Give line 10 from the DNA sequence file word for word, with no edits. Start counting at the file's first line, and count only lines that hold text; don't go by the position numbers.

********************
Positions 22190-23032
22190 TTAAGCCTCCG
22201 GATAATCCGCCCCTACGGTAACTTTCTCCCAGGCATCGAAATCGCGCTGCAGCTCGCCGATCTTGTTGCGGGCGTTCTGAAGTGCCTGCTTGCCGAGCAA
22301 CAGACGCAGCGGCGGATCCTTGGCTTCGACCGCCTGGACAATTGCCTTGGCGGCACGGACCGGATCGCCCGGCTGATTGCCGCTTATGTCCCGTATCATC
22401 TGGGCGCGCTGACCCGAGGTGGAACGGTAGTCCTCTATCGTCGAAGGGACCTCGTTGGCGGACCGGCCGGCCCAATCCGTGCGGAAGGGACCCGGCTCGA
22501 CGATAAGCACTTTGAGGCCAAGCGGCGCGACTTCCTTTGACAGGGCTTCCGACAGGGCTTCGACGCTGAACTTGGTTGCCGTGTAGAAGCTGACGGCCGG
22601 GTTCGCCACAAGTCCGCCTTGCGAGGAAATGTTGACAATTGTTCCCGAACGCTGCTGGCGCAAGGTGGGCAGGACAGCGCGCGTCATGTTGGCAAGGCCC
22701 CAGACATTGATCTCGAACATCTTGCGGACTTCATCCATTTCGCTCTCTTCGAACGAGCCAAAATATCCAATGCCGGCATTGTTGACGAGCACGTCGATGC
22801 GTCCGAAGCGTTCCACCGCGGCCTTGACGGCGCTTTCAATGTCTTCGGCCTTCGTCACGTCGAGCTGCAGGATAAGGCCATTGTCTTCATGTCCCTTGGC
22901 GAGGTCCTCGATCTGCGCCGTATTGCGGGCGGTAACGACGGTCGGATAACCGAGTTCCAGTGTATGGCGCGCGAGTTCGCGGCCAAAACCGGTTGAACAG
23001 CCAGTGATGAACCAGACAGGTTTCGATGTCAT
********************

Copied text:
22901 GAGGTCCTCGATCTGCGCCGTATTGCGGGCGGTAACGACGGTCGGATAACCGAGTTCCAGTGTATGGCGCGCGAGTTCGCGGCCAAAACCGGTTGAACAG